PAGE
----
G4S boasts that the three prisons can detain 2,700-3,700 “security” prisoners — the majority of whom are Palestinians from the occupied West Bank and Gaza Strip illegally transferred to detention centers within Israel’s internationally-recognized boundary. International humanitarian law forbids an occupying power from transferring prisoners outside of the occupied territory and the conditions in Israeli prisons do not meet international legal standards. Accordingly, G4S’s involvement in the Israel Prison Service apparatus abets violations of international law.

G4S’s promotional material contradicts its claim that it does not know where its X-ray machines and body scanners are used. Who Profits? — a project of the Israeli Coalition of Women for Peace — has also documented that G4S luggage scanning equipment and full body scanners are used at checkpoints in the occupied West Bank towns of Qalandiya, Bethlehem and Irtah. G4S also provided full body scanners to the Erez checkpoint at Gaza. Who Profits? told The Electronic Intifada that this information is published in G4S’s own website and brochures.

Richard Falk, United Nations Special Rapporteur on  human rights in the occupied Palestinian territories, highlighted G4S role in maintaining Israeli apartheid in his report on various corporations that profit off of Palestinian suffering.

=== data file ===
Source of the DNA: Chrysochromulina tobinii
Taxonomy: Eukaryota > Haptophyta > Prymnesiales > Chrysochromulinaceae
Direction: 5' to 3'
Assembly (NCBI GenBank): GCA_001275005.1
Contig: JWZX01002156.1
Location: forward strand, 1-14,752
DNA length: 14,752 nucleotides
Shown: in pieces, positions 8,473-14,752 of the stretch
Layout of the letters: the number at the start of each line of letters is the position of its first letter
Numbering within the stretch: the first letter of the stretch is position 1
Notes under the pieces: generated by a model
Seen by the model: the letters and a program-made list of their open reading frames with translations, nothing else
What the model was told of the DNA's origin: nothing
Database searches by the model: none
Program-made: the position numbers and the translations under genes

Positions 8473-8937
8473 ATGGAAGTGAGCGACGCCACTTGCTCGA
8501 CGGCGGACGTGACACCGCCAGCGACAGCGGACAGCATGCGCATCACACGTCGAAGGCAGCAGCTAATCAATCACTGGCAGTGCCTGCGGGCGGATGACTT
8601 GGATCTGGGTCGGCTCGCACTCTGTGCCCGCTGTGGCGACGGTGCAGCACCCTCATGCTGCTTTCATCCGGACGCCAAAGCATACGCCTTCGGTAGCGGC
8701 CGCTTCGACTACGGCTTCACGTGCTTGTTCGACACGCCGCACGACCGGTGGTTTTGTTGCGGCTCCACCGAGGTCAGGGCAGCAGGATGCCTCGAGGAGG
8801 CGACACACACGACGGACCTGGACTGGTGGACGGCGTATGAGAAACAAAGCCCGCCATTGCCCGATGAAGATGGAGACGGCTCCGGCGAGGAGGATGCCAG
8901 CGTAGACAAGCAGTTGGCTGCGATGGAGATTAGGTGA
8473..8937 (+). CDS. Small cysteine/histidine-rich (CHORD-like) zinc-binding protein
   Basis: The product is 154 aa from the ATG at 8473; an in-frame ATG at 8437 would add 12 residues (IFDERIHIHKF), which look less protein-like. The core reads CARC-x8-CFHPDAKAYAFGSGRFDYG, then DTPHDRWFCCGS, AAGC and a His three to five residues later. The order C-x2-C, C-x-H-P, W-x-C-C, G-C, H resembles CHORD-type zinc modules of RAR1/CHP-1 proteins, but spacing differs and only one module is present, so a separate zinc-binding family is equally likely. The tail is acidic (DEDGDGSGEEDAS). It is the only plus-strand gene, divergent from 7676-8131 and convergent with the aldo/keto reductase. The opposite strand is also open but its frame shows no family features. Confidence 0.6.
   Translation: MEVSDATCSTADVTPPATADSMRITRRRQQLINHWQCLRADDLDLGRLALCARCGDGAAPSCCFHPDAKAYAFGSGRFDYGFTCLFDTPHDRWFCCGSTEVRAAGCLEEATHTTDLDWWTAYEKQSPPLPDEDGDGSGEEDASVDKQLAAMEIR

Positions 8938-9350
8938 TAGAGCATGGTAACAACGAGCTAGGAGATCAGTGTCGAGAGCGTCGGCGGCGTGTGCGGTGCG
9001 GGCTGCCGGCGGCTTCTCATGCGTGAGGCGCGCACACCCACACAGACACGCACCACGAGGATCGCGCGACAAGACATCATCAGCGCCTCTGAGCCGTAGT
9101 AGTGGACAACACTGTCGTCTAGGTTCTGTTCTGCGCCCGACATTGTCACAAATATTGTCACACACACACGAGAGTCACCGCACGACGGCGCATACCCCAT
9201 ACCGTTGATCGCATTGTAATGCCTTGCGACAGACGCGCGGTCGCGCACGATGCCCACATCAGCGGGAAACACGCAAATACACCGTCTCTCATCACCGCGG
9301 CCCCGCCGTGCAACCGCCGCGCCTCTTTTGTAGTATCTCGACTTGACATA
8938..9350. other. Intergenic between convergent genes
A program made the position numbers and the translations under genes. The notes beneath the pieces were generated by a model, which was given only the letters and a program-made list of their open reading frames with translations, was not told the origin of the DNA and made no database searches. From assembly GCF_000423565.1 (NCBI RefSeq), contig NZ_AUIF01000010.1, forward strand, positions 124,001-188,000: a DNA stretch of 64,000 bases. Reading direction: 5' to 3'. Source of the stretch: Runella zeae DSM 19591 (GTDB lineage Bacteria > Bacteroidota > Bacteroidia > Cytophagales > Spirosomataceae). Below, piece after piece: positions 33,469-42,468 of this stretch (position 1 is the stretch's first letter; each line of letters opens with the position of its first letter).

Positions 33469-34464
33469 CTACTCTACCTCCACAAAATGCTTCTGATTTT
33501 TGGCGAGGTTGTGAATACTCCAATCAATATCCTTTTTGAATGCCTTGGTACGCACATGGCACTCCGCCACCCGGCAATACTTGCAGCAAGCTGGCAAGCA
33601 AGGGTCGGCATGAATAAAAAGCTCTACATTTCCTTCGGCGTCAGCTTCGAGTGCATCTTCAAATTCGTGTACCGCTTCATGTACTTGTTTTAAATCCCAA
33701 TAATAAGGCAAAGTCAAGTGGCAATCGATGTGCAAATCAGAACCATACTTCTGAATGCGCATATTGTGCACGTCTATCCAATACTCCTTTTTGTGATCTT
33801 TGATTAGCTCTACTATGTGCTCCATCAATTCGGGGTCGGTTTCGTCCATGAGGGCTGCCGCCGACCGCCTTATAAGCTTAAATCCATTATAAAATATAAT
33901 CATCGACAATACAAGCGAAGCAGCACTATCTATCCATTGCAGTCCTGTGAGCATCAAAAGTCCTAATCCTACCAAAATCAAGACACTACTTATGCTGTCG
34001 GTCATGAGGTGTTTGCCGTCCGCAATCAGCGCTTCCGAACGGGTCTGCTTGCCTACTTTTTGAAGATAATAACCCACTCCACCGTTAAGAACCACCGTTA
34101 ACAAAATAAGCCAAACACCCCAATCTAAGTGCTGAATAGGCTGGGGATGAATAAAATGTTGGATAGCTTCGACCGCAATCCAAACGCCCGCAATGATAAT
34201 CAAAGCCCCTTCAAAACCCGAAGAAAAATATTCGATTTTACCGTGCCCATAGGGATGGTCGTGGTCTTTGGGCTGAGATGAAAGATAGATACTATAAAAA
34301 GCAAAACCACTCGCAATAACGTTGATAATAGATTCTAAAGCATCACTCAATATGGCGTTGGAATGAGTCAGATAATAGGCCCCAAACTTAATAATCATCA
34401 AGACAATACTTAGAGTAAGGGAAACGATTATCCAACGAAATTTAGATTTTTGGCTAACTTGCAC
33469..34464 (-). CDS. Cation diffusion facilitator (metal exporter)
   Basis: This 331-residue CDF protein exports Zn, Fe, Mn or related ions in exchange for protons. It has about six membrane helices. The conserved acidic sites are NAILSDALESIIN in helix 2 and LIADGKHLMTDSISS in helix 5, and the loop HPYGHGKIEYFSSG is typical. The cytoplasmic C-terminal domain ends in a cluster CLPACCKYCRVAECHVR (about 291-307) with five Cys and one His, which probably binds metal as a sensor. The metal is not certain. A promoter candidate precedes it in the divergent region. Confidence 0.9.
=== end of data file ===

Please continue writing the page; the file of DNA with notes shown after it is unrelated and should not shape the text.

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As a result of these findings, BDS activists have been working to target G4S in various ways. And in 2012 there were several success:

The British firm Good Energy announced that it would end its business relationship with G4S, the private security giant with a track record of complicity in Israel’s human rights abuses.

After sustained media attention and pressure from BDS activists, several Danish charities and a bank decided to end security service contracts with the British-Danish security company G4S for the company’s role in Israel’s occupation.

The University of Oslo in Norway announced it would drop its contract with private security company G4S in July 2013 over the company’s involvement with Israeli prisons and its providing of services and equipment to checkpoints, Israel’s wall in the West Bank, settlement and settlement businesses.

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One of my favorite actions targeting G4S last year was one done in London during the Israeli bombardment of Gaza.

Michael Deas’ report on the action in the above video offers inspiration to those wanting to take action based on others who have been fighting G4S:

Danish bank, several major Danish NGOs and a UK energy supplier have all dropped their links with G4S after pressure from campaigners. The EU declined to renew a contract with G4S following a campaign supported by members of the European Parliament. Students at Edinburgh University in Scotland voted to block the union’s contract with G4S and students at Oslo university in Norway are campaigning for the university not to renew its contract with the security company when it expires in February 2014.

For those who want to read a detailed report about G4S role in Palestine, Who Profits published a report on the subject.

BDS is new in India, but it is growing especially among cultural workers and academics. I hope that it soon spreads to the economic sector, especially targeting multinational corporations like G4S.

Sounds of Deepawali, Sounds of Gaza